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Articles & Stories

LT40 sawmill enables restoration of rural shooting lodge in the Scottish Highlands

Tuesday, February 9, 2016

LT40 sawmill enables restoration of rural shooting lodge in the Scottish Highlands

By Steve Hunt

Braefordie was an isolated and derelict farmstead located in the hills behind Comerie in Highland Perthshire. The aim of the project was to bring it back into use as a shooting lodge. Breathing new life into the building would enhance the experience of those staying on the estate who will use it for accommodation or as a break in a day's shoot. Since there are numerous derelict dwellings and farmsteads throughout the Highlands, it was also important to restore Braefordie as part of the Fordie Estate's landscape management and to enhance the experience of hill walkers and other visitors to the mountains.

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Since the estate has a diverse woodland resource that is being actively managed and harvested, the overall aim was to utilise onsite resources. The design was also guided through discussions with the owner and the need to build using traditional methods.

All the timber was sourced from within the estate. The larch used was from windblown trees which had been blown over the previous winter (2013). Much of the timber was extracted using horses pulling single trees and sleds to ensure minimum impact on the ground and to promote the use of traditional methods of working using local contractors.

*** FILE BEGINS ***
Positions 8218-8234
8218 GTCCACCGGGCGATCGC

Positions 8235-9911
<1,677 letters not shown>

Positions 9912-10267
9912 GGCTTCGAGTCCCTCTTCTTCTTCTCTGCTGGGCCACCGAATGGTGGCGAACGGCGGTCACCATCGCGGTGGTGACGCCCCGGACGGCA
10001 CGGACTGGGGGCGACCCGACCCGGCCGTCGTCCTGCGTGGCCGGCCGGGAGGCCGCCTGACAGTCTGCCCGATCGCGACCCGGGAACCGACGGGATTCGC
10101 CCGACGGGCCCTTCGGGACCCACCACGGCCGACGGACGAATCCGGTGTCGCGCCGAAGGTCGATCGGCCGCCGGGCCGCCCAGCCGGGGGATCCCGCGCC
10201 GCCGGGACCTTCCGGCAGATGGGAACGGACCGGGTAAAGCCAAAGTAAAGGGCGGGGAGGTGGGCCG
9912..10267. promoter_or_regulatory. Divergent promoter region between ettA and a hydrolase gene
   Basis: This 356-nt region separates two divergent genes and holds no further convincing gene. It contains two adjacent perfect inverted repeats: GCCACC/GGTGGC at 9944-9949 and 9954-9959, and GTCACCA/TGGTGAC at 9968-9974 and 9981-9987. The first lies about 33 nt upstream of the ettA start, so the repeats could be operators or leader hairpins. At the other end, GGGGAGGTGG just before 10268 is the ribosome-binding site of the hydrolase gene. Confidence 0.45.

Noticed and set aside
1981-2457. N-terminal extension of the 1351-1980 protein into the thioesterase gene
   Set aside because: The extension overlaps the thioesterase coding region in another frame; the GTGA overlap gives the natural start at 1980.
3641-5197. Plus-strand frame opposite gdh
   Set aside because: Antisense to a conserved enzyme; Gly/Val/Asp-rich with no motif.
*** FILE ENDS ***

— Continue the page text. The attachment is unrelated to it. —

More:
The sawmill was moved from site to site within the estate and the timber cut in on location to the specifications designed for the building. Materials were subsequently transported two miles into the hills along old estate roads. The build is in the traditional style with the timber being allowed to air dry (once cut) within the building. Larch (windblown) was used for roofing posts and internal walls and flooring; Douglas fir was used for the flooring, oak for the beams, and beech for the window sills.

The sawmill increased the overall viability of the project by:

a) Significantly reducing the costs of the build by sourcing timber on site.
b) Enabling us to quickly and easily use our own timber from estate woodlands.
c) Allowing us to get near the source of timber, thereby minimizing extraction and transportation costs.
d) Allowing us to cut timber to the exact dimensions we felt suited the project.
e) Enabling flexibility and fine-tuning as the project developed since any new timber needs could be sourced immediately. Likewise any leftover timber could be used for other projects or sold by the estate

The sawmill has proven to be an excellent investment. Using our own timber and creating new markets for revenue. For this project, we estimate the savings in the region of £18,000.




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